A panorama is a sort of mural painting created on a circular space around a central platform where spectators can look around in all directions and see a scene as if they were in the middle of it. It was patented by Robert Baker in 1787 and at that time was a very popular way to represent landscapes and historical events. They were usually built in two or three storey buildings so spectators could walk through different scenes. The drawing in Figure 1 shows a section in a three storey panorama building in 1810.
By the beginning of this century, several variations of panoramas had been created. One example is the Cinerama, in which cinematographic images were projected onto a circular surface covering 180 degrees. Although three different projections were used, the image appeared to be only one. Some of these variations used additional resources to enhance the user's sense of being immersed in the fictitious world created by the panorama. In the Hale's Tour, for example, which simulated a train ride, the spectators actually sat inside a train, and the images were displayed through the windows. In another variation, the Sensorama, effects such as stereo sound and odors were used to simulate a motorcycle ride through Brooklyn, New York City.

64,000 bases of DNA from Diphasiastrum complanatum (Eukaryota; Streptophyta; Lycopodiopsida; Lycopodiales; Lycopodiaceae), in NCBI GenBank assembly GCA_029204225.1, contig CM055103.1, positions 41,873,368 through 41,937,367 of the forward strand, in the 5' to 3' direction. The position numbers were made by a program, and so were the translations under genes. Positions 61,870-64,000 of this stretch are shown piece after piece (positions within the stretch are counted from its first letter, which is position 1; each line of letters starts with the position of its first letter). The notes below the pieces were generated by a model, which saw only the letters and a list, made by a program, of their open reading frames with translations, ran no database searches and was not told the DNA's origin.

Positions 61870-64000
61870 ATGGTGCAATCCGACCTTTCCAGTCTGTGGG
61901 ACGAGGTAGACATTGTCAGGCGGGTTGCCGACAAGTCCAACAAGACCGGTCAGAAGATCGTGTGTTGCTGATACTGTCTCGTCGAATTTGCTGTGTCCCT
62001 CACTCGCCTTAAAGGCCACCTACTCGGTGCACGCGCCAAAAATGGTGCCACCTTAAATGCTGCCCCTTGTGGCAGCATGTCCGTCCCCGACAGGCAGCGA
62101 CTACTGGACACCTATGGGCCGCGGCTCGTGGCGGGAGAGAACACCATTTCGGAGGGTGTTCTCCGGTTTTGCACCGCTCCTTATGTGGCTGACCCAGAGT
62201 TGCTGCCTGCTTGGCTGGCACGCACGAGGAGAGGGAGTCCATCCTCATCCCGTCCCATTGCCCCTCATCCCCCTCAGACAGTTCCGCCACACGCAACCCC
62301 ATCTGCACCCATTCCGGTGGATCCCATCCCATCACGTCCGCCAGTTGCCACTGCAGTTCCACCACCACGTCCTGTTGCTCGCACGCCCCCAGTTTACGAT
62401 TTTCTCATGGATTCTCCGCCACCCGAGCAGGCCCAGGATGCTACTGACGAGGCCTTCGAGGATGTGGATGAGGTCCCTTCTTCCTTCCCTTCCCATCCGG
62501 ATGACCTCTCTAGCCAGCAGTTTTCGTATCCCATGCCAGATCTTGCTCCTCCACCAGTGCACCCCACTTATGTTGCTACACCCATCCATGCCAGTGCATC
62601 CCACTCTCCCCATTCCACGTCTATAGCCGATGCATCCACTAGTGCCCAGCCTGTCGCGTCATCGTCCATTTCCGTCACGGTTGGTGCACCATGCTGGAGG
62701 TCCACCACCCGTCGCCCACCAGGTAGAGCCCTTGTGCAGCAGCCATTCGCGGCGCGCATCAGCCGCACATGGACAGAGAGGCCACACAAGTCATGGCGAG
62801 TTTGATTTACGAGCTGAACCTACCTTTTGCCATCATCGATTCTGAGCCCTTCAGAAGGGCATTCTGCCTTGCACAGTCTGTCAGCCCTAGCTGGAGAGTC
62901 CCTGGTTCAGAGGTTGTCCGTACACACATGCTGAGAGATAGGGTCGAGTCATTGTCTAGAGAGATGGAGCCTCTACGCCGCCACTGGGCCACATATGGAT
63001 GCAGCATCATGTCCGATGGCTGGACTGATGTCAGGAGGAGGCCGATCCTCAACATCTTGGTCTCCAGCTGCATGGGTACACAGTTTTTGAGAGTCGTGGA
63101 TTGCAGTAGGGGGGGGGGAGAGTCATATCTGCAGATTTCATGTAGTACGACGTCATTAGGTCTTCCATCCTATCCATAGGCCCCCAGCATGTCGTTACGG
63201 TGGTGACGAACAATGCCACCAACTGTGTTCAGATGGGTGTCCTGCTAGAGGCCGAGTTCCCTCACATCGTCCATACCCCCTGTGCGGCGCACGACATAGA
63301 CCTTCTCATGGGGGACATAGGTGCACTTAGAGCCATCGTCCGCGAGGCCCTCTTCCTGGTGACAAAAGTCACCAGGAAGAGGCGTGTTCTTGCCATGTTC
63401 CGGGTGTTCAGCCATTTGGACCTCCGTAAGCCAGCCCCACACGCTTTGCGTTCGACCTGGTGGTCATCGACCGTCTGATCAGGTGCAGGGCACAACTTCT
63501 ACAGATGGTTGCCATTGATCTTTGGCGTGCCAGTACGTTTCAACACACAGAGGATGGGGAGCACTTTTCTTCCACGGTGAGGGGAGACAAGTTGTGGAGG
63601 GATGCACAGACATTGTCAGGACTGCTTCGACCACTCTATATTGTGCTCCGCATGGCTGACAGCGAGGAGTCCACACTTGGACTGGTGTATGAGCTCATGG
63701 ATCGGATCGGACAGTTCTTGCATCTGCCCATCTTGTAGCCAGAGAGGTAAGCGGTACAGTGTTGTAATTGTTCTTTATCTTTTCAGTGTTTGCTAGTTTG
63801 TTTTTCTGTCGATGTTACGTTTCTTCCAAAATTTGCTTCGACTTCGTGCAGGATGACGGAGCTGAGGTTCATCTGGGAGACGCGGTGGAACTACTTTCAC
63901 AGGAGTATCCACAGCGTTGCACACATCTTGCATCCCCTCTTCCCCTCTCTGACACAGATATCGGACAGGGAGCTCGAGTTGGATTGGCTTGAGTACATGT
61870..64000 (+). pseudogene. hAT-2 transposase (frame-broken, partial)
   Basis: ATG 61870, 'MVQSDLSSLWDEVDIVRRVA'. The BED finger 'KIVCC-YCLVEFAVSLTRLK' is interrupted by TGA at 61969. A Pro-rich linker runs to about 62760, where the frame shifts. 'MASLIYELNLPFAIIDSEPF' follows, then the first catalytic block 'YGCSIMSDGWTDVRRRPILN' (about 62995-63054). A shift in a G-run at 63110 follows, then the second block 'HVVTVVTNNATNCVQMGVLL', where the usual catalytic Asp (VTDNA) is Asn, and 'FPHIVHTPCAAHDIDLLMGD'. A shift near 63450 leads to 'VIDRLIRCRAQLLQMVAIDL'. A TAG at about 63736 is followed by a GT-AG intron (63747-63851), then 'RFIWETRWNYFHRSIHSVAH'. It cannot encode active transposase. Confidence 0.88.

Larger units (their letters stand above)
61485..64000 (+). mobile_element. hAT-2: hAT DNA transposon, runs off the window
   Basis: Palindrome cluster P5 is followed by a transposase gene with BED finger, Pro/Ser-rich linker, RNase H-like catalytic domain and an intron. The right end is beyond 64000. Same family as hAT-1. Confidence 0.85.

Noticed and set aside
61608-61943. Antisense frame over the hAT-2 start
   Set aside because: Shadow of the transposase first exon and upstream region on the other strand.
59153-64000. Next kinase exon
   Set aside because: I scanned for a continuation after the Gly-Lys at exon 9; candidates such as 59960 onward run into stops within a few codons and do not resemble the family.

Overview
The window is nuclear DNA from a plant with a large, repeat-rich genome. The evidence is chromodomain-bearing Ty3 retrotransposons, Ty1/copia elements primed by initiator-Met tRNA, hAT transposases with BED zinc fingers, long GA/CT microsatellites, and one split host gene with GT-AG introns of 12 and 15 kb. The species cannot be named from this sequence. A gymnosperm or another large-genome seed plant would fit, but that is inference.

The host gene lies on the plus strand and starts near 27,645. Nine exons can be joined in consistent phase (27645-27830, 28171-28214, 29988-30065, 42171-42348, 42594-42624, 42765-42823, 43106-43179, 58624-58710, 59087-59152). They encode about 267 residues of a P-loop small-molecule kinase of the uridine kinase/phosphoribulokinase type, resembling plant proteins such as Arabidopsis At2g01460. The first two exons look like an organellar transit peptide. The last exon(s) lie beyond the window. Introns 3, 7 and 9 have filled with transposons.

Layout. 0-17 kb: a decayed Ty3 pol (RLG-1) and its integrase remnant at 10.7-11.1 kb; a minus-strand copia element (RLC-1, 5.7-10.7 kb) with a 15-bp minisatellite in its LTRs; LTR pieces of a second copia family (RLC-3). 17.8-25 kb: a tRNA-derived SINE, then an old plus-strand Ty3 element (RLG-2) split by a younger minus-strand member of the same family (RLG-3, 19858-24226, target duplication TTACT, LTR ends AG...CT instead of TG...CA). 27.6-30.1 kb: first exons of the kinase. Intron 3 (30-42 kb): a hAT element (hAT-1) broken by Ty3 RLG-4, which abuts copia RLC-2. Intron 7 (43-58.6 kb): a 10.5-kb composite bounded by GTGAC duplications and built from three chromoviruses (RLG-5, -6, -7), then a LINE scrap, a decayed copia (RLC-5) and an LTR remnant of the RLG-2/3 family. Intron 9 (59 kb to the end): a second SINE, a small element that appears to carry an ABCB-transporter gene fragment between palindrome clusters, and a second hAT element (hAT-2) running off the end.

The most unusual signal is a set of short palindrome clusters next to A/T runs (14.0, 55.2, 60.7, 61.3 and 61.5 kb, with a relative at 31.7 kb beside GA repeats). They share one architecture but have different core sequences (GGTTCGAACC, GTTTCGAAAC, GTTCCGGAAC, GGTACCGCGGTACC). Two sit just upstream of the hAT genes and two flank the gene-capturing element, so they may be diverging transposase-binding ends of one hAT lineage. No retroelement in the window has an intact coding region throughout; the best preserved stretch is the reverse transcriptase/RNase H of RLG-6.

All of these variations share a number of common characteristics. The spectators are inside an environment and images are shown around them. These images display the views that would be seen by the spectators if they were in the middle of a real scene, always trying to achieve as much realism as possible to immerse the observer in this scene. The way panoramas interact with the spectator is accepted naturally, since it resembles the way we usually observe the world around us, as if we were in the center of it. Perhaps this is the psycological reason why panorams have always been so popular.
Recent advances in image-based rendering techiques have enabled the real-time simulation of panoramas on the computer, which we call virtual panoramas.
In a virtual panorama a digital image is "painted" onto a panorama surface using environment mapping techniques. A virtual camera is then used by the spectators to observe the panorama interactively by rotating the camera around its nodal point and changing its field-of-view, which provides a zooming effect. The image to be projected on the surface is called the panoramic image. This is ilustrated in Figure 2. A few systems have been developed which use virtual panoramas.
When projected on the panorama surface the panorama image can be interactivelly obseved on the screen, as if the user were at the location where the pictures were taken.
The process described above involves two projections: